If you notice that you have swelling in your scrotum, you may have a hydrocele, a condition where fluid builds up inside your scrotum. The team of expert urologists at Pacific Northwest Urology Specialists in Bellingham, Washington, offers diagnosis and treatments for hydroceles to protect your health and well-being. If you’re concerned about swelling in your scrotum, call Pacific Northwest Urology Specialists or make an appointment online today.
A hydrocele occurs when fluid collects in the sheath that surrounds one of your testicles and swells your scrotum. Many babies have hydroceles that disappear by the time they’re a year old. However, older boys and men can develop a hydrocele.
Hydroceles are usually painless and don’t pose a threat to your testicles. As an adult, you may experience some minor discomfort if your scrotum is heavy and swollen. Any pain tends to increase as the swelling grows.
Babies have hydroceles when the fluid that fills the protective sac that surrounds their testicles as they develop is still present when the testicles descend, and the sac closes. In most cases, the baby’s body absorbs the fluid.
However, if you develop a hydrocele as an adult, it’s most likely due to an injury or infection that causes inflammation. For example, if you have a sports injury to your groin, the impact could cause swelling and lead to a hydrocele. Most hydroceles develop without any known cause.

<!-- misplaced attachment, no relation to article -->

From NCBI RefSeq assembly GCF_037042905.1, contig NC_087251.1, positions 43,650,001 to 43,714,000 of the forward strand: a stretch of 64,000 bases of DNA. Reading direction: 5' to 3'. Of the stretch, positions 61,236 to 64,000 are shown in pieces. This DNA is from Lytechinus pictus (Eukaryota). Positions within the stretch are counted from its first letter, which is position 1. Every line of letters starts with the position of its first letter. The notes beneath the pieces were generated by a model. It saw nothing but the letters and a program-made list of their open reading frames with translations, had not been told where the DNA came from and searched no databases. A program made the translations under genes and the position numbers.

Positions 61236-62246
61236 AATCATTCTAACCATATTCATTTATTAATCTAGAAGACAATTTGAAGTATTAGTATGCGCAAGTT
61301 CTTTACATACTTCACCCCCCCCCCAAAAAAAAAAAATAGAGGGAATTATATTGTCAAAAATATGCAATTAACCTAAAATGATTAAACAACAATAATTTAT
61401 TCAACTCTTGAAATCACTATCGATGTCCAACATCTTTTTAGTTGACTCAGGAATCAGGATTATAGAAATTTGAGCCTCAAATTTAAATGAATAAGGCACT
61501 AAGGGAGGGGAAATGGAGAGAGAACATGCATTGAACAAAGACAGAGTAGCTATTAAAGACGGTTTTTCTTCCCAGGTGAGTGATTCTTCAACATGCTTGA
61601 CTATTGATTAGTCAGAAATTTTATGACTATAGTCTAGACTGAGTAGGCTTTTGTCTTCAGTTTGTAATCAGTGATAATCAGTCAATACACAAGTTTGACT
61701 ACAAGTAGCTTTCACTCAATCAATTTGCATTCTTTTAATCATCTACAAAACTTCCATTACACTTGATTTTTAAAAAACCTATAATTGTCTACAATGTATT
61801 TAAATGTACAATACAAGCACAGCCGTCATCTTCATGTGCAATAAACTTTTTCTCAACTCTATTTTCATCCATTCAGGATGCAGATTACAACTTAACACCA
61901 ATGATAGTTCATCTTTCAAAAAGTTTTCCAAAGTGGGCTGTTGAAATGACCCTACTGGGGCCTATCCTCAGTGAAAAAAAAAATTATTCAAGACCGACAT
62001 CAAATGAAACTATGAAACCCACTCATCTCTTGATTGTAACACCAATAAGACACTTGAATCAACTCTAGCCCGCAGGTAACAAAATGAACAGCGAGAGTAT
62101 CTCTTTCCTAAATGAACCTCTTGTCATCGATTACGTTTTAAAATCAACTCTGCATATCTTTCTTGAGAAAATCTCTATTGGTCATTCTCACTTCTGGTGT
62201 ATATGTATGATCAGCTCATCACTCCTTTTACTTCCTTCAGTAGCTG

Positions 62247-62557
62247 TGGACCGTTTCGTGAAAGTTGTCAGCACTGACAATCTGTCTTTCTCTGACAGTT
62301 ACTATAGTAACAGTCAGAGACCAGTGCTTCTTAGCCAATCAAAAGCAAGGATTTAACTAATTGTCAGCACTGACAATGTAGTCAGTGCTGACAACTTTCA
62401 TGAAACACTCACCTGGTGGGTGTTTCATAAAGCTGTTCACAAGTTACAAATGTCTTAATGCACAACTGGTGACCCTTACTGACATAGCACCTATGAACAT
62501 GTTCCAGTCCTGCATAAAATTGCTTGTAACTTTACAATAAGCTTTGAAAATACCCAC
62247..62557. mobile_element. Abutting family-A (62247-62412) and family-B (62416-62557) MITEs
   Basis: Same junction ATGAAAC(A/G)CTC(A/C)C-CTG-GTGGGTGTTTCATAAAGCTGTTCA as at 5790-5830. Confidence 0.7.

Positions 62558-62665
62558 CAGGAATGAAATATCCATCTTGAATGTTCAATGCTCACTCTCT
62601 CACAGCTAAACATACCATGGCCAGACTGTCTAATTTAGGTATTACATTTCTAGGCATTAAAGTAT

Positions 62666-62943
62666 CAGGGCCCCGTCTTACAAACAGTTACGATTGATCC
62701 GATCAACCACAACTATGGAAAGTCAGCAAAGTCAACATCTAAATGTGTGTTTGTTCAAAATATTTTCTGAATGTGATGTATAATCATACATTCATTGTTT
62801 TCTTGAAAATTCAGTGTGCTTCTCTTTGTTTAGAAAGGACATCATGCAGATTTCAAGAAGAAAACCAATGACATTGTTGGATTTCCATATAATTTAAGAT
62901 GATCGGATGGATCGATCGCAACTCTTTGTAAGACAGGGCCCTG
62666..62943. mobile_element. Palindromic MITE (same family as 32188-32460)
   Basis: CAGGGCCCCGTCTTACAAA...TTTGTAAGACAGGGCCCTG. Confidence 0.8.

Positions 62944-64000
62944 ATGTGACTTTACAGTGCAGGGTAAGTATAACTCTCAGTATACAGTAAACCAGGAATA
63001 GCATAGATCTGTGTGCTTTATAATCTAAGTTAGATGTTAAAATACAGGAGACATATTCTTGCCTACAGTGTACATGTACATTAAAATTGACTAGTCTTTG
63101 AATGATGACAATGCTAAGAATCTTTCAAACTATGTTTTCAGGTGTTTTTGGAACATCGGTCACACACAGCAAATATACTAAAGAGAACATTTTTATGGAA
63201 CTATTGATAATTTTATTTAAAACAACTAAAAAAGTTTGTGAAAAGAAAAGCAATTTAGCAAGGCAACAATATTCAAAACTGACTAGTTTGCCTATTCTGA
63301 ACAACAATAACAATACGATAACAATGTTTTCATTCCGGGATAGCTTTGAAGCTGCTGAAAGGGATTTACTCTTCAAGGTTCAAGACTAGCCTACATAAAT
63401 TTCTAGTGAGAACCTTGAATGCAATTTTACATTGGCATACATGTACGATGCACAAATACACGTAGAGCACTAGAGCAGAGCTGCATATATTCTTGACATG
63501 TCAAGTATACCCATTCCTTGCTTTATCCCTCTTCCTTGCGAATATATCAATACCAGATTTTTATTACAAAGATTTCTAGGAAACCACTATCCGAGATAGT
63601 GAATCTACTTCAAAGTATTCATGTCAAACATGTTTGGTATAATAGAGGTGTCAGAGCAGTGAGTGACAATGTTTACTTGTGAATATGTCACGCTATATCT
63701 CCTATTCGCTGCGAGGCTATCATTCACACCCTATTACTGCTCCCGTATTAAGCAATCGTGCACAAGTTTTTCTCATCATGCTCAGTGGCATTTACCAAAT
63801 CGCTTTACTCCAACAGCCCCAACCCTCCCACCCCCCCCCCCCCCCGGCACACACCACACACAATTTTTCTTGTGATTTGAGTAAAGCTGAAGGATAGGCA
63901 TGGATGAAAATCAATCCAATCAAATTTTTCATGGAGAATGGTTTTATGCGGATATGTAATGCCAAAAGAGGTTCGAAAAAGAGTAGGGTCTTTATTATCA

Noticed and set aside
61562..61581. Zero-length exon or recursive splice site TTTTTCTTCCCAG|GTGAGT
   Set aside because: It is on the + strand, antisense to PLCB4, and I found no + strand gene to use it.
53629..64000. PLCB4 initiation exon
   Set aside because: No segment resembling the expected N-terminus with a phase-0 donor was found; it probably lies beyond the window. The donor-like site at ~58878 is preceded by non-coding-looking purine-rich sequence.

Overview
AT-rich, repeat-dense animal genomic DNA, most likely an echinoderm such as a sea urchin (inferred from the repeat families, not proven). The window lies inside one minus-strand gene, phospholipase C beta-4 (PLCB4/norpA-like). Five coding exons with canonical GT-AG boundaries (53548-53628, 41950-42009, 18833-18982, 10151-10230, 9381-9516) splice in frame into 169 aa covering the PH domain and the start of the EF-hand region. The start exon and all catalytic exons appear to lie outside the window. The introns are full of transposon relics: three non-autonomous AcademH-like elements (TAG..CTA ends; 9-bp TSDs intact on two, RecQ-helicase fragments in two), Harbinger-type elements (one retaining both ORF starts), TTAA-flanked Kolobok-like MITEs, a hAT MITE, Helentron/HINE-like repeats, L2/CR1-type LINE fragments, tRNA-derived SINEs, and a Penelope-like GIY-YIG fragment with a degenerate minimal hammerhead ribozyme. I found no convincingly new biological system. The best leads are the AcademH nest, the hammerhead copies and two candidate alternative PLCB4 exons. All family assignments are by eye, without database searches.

You should always see a urologist if you notice swelling in your scrotum. While hydroceles are typically benign, it’s critical that your urologist identify the cause of your swelling. For example, your hydrocele may be due to an inguinal hernia that has allowed part of your intestine to escape your abdomen.
Your urologist examines your scrotum and may perform a test called transillumination. During transillumination, they shine a light through your scrotum to determine if the swelling is due to fluid or a more solid mass. Your doctor also orders blood and urine tests to check for signs of other conditions that could cause your swelling. They may also order or perform an ultrasound.
If you’re not in pain and the swelling isn’t interfering with your regular activities, your urologist may take a wait-and-see approach to treating a hydrocele. In many cases, adult hydroceles go away on their own within six months.
Surgery is an outpatient procedure and usually takes less than one hour. You will limit your physical activity for four to six weeks post procedure.
However, if your hydrocele is large and causing pain, your urologist can perform a surgery to remove the excess fluid. They may also offer needle aspiration to drain the fluid without having to complete a full surgical procedure.
If you notice swelling in your scrotum, call Pacific Northwest Urology Specialists or make an appointment online today.